St. Vincent – Daddy’s Home

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St. Vincent – Daddy’s Home

★★★★☆

Released May 14th, 2021 on Loma Vista Records

The Seventies were a decade, weren’t they? The characters from Dazed and Confused might not think so, but they’ve proven to be a resilient wellspring for musical fashion choices. It was the decade that gave us disco and punk, after all, and gave birth to hip hop and electronic music, even if they were still niche underground interests at the time. Disco and punk, however, tend to eat up most of the oxygen in the discussion. Punk doesn’t really need much of an explanation; pretty much every big mainstream rock movement since 1977 revolves around a reaction to the first and second waves of punk, in some form or another. Disco, maligned at the time for reasons deeply rooted in racism and sexism, has been just as influential a form, worming through rave culture and the growth of festival-level EDM.

Annie Clark taps into the Seventies too but her gaze largely runs elsewhere. When “Pay Your Way In Pain” dropped as the lead single to this record, there was a lot of talk about David Bowie, himself an entire chapter in the history of the decade, and particularly his plastic soul era on 1975’s Young Americans. This was largely because of the way Clark puts the inflection on “pay” and “pain” in the chorus, which are clearly an homage to “Fame.” In one sense this anticipation was wrong, because this record contains more than coked-up pyschedelic soul and the song is the brashest moment on it. However, that particular strain of the Seventies is what Daddy’s Home is all about. That debauched intersection of jazz, funk, soul, and rock and roll is exactly where Clark lands. There is Bowie, to be sure, but also Steely Dan, Pink Floyd circa Dark Side Of The Moon, and the Rolling Stones circa Some Girls. The background vocals conjure sublimely stoned mid-decade soul music. Clark’s guitar, once scorching, now wraps itself slickly around the melodies and runs through the swelling backdrops. It also plays off against an electric sitar, adding the ghost of George Harrison into the mix. Strings run like quiet creeks and then swell with precise effect – sometimes “violently” as on “Somebody Like Me.” There’s so much going on on the album that it may put off people who climbed aboard for 2017’s much bolder, pop-oriented Masseduction. Of course, that album put off some who thought she’d peaked on the immaculately indie St. Vincent. Annie Clark is a changeling as much as anything, so holding on for dear life is the best practice.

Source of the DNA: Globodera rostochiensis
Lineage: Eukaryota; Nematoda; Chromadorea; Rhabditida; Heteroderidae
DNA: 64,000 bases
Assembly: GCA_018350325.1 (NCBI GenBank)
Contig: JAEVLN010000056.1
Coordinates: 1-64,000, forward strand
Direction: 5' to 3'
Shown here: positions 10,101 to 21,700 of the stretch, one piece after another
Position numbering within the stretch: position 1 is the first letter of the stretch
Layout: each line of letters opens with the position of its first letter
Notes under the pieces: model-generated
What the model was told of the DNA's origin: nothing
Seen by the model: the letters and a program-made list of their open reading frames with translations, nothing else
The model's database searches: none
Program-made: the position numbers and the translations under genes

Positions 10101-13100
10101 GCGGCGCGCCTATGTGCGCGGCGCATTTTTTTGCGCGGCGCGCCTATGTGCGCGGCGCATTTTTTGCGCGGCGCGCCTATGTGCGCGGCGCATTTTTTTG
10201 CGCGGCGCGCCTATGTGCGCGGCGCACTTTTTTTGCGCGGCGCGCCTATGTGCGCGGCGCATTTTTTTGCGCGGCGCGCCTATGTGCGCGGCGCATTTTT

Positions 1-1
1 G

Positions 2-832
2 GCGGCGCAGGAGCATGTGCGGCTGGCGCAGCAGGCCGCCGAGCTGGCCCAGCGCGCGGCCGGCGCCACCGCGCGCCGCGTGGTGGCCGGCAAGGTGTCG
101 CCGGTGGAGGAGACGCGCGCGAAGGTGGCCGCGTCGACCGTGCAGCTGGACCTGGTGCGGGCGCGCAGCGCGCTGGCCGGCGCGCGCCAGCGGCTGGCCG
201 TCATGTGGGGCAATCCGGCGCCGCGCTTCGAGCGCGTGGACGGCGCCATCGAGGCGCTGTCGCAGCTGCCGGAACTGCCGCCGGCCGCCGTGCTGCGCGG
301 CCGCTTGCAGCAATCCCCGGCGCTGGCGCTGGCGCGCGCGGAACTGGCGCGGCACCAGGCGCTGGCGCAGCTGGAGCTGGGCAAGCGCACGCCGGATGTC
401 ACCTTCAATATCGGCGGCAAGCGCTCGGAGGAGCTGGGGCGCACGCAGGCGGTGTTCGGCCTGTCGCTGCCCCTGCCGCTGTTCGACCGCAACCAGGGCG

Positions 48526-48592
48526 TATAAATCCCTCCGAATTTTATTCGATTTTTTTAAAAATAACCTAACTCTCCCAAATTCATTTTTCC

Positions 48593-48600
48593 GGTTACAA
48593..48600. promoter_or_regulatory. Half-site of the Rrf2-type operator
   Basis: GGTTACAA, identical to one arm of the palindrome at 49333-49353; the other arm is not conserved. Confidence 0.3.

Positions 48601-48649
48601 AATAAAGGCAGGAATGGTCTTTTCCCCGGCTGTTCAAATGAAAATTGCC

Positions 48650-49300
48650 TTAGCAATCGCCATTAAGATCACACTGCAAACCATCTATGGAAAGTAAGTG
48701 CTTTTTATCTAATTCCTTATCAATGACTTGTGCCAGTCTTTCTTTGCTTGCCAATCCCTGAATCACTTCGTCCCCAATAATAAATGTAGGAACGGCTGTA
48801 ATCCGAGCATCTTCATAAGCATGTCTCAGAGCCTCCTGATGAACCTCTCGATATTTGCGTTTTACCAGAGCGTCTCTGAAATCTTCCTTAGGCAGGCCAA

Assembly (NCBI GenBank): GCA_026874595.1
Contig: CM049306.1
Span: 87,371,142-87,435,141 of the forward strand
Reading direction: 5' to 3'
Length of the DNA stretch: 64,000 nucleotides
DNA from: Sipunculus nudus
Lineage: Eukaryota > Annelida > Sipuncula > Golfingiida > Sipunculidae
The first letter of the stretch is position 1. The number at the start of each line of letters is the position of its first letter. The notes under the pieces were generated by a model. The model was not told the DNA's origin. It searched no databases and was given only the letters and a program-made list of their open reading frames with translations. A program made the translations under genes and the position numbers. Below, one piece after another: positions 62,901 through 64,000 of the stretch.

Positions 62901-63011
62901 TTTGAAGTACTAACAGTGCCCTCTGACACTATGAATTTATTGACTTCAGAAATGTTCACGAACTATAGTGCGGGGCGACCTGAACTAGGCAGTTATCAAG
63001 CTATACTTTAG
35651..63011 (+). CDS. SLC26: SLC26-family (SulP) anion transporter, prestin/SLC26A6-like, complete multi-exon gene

The twist is that the sound – dipping back into dusty fleet-fingered funkiness and Cassavetes chic – is borrowed from her father’s record collection. Her father, a stock broker, went to jail for a long time on stock manipulation charges. There are moments on this record where she talks about visiting him in jail. The relationship seems complicated: even before the intimate personal details, there’s the juxtaposition of the avant-garde New York artist who did an album with David Byrne and has slowly grown into balancing being a star and an artist, and the high-powered stock broker who went down for a crime that most people feel to be near the top of the list of infractions that are mid-tier reprehensible. It’s fascinating that his getting out of jail gave her the impetus to dip into his records, and the memories that must be generated by them. It’s even more fascinating that she moved to pull an interview that mentioned this briefly. There’s a lot going on here to be dissected, but it’s also easy enough to let the album take you on a more impressionistic route: let everything slide right over you and lose yourself in the intricate groove.

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